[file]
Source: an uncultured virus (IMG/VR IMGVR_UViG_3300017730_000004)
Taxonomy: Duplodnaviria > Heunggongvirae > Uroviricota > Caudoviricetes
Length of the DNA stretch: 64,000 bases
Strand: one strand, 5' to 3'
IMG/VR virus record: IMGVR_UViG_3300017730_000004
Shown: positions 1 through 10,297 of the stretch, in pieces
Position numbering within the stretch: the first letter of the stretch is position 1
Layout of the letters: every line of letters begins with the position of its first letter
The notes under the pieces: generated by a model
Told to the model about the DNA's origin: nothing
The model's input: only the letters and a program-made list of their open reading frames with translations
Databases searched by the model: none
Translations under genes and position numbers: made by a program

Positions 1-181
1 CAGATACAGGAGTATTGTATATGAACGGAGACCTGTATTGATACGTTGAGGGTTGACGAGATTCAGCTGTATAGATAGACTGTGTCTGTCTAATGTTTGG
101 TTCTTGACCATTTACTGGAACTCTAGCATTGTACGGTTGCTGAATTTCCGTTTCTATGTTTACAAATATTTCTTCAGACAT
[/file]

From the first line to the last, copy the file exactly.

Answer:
Source: an uncultured virus (IMG/VR IMGVR_UViG_3300017730_000004)
Taxonomy: Duplodnaviria > Heunggongvirae > Uroviricota > Caudoviricetes
Length of the DNA stretch: 64,000 bases
Strand: one strand, 5' to 3'
IMG/VR virus record: IMGVR_UViG_3300017730_000004
Shown: positions 1 through 10,297 of the stretch, in pieces
Position numbering within the stretch: the first letter of the stretch is position 1
Layout of the letters: every line of letters begins with the position of its first letter
The notes under the pieces: generated by a model
Told to the model about the DNA's origin: nothing
The model's input: only the letters and a program-made list of their open reading frames with translations
Databases searched by the model: none
Translations under genes and position numbers: made by a program

Positions 1-181
1 CAGATACAGGAGTATTGTATATGAACGGAGACCTGTATTGATACGTTGAGGGTTGACGAGATTCAGCTGTATAGATAGACTGTGTCTGTCTAATGTTTGG
101 TTCTTGACCATTTACTGGAACTCTAGCATTGTACGGTTGCTGAATTTCCGTTTCTATGTTTACAAATATTTCTTCAGACAT